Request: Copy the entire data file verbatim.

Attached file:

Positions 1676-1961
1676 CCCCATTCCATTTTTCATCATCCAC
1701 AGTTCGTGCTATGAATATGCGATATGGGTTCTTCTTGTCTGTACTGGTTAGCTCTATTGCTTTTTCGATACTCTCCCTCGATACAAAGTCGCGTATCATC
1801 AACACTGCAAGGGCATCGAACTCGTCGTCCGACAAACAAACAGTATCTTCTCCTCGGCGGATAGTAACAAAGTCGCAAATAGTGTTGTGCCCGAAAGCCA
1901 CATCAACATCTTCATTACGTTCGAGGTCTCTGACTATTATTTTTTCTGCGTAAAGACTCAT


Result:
Positions 1676-1961
1676 CCCCATTCCATTTTTCATCATCCAC
1701 AGTTCGTGCTATGAATATGCGATATGGGTTCTTCTTGTCTGTACTGGTTAGCTCTATTGCTTTTTCGATACTCTCCCTCGATACAAAGTCGCGTATCATC
1801 AACACTGCAAGGGCATCGAACTCGTCGTCCGACAAACAAACAGTATCTTCTCCTCGGCGGATAGTAACAAAGTCGCAAATAGTGTTGTGCCCGAAAGCCA
1901 CATCAACATCTTCATTACGTTCGAGGTCTCTGACTATTATTTTTTCTGCGTAAAGACTCAT